US, Japan, and South Korea strike new security agreement at "historic summit"

Washington DC - The US, Japan, and South Korea deepened their security cooperation at what was dubbed a "historic summit" by the White House on Friday, with China high on the agenda.

From l. to r.: Japanese Prime Minister Fumio Kishida, US President Joe Biden, and his South Korean counterpart, Yoon Suk Yeol, agreed to deepen their countries' security cooperation.
From l. to r.: Japanese Prime Minister Fumio Kishida, US President Joe Biden, and his South Korean counterpart, Yoon Suk Yeol, agreed to deepen their countries' security cooperation.  © REUTERS

The three leaders, US President Joe Biden, Japanese Prime Minister Fumio Kishida, and South Korean President Yoon Suk Yeol, agreed on a host of security assurances.

Along with the duty to consult with each other in security crises, the leaders agreed on an emergency hotline between Washington, Tokyo, and Seoul, according to the White House.

They also came up with an early warning system for possible problems in supply chains and agreed to meet annually from now on.

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Biden added at a press conference after the summit that the leaders agreed to carry out annual shared military exercises.

The leaders of the three powers convened at the Camp David presidential retreat – a venue that is historically only used for top-level meetings. The White House said the meeting marked "a new era of trilateral partnership."

It was the first time during his tenure that Biden used the venue for a summit and also the first "stand-alone" meeting between the three governments, according to the White House.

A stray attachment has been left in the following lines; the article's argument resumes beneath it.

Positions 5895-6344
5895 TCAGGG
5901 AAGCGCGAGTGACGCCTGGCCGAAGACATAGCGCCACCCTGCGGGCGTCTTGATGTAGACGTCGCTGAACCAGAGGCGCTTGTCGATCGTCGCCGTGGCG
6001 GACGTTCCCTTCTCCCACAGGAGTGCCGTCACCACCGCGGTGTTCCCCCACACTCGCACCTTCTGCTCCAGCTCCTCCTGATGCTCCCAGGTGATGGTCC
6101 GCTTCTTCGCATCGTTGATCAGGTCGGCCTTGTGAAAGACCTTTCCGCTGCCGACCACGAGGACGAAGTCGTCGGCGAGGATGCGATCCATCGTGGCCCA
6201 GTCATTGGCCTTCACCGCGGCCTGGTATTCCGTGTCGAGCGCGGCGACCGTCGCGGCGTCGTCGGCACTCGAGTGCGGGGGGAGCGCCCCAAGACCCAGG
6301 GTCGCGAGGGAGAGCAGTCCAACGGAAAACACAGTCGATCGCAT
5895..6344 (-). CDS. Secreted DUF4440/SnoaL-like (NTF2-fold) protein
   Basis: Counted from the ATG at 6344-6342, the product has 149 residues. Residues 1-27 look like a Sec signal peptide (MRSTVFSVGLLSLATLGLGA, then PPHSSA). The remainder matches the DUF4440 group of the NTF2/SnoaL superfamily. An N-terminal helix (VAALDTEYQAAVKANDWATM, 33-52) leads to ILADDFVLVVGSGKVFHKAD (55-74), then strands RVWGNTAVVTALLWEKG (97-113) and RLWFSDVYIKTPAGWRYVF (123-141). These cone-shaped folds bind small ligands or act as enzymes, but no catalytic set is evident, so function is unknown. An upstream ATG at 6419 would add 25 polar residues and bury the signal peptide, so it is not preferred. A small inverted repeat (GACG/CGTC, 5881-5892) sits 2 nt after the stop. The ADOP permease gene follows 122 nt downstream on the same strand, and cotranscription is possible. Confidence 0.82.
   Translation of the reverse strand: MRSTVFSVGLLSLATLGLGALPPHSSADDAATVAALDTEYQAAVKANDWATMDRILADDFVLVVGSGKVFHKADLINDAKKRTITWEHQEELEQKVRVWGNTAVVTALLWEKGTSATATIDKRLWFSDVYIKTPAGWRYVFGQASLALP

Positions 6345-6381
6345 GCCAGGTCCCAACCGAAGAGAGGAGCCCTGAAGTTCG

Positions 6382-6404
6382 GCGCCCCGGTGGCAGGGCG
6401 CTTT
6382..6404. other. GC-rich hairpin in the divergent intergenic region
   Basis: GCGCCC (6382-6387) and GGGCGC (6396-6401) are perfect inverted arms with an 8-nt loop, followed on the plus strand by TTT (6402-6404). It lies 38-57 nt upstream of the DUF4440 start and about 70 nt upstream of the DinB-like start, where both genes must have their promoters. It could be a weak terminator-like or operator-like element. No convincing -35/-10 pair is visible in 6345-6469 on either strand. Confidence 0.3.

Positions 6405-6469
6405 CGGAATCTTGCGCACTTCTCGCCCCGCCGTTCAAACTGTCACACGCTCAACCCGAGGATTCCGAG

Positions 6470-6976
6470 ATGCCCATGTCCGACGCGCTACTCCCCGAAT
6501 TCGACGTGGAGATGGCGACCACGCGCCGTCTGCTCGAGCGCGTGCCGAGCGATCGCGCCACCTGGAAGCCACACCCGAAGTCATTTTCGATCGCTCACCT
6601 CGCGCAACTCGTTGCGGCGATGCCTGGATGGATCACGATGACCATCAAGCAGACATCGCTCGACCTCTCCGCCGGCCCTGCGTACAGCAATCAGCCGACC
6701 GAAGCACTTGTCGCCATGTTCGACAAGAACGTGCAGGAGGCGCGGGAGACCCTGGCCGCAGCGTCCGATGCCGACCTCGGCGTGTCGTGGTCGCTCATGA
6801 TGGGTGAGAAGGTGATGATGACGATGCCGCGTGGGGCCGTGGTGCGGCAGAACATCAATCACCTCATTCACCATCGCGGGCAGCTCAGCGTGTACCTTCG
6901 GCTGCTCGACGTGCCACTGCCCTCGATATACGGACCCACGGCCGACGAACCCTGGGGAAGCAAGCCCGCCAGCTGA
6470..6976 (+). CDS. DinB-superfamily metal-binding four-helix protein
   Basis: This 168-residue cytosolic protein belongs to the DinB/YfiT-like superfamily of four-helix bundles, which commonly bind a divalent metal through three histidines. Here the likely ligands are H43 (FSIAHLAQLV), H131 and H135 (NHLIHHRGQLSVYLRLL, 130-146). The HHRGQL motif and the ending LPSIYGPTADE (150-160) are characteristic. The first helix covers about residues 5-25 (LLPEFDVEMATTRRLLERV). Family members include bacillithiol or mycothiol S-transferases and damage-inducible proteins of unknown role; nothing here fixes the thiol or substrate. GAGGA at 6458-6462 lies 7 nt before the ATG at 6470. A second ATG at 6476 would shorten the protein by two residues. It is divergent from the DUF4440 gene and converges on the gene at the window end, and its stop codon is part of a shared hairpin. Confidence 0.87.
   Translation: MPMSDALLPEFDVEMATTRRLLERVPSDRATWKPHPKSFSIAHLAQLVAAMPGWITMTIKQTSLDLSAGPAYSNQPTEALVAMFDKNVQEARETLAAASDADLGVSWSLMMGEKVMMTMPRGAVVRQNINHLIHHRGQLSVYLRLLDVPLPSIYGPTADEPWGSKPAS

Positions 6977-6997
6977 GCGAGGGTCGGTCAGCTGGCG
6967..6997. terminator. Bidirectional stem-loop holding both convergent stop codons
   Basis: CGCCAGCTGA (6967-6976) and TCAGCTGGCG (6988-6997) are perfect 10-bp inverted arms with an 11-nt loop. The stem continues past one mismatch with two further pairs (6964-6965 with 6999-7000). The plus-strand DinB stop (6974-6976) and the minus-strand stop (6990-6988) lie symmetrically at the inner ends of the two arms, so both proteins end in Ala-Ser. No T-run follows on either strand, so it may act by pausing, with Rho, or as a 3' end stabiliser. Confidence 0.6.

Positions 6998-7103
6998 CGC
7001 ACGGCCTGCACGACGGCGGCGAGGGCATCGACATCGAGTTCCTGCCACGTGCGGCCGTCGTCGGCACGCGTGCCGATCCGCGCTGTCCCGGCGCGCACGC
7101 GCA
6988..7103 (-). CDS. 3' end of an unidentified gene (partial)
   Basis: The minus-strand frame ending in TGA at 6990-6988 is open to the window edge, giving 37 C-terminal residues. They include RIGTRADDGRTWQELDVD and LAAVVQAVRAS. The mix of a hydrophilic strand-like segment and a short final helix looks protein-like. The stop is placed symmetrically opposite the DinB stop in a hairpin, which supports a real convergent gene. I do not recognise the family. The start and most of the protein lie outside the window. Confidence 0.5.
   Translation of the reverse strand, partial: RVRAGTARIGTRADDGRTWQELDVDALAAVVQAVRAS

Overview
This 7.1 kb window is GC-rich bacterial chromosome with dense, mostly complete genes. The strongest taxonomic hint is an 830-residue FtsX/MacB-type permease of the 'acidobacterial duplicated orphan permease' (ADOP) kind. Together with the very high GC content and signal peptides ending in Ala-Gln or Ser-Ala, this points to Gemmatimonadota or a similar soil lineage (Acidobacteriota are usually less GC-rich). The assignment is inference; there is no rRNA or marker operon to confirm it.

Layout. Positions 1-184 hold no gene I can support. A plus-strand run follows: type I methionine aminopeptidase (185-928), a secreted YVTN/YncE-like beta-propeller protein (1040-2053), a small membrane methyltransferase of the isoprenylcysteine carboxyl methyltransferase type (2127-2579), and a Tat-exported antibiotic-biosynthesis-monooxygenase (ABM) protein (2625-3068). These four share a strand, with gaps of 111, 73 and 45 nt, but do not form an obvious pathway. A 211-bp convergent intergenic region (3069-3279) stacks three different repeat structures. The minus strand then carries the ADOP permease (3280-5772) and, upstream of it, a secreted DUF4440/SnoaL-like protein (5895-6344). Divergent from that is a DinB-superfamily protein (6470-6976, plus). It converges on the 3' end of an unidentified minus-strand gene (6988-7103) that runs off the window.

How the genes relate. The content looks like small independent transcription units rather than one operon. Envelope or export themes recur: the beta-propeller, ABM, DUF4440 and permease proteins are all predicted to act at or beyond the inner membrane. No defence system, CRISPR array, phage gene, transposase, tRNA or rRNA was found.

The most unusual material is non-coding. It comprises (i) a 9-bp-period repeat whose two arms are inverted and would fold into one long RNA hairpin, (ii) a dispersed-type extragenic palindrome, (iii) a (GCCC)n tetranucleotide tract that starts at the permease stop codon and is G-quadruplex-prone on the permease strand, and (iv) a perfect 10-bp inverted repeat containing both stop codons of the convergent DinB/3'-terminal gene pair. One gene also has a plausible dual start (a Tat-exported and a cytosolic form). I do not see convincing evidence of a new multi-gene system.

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Biden has been aggressive in his Pacific policy, looking to counter China's influence in the region.
Biden has been aggressive in his Pacific policy, looking to counter China's influence in the region.  © REUTERS

The core takeaway from the summit was that the leaders agreed on stronger trilateral coordination regarding security issues, meaning they would "share information, align... messaging, and coordinate response actions."

Biden has made the Pacific a top policy priority.

He has found two common partners in Japan and South Korea, as they both share similar security concerns about North Korea and China asserting their interests in the region.

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Biden praised his two partners for their "courageous leadership in transforming relations," as the two governments' frosty ties have recently thawed in light of shared threats.

Recent missile launches by North Korea have particularly troubled the three countries.

Biden said following Friday's meeting, that the focus of the meeting was not on China, although Beijing was discussed.

China was also a large focus of the press conference after the summit and in their final declaration, the three leaders referenced China's "coercive" South China Sea tactics, agreeing that they "strongly oppose any unilateral attempts to change the status quo in the waters of the Indo-Pacific."

Biden held out the prospect of talks with Chinese leader Xi Jinping later this year, having last met the Chinese head of state at a G20 summit last year.

Cover photo: REUTERS

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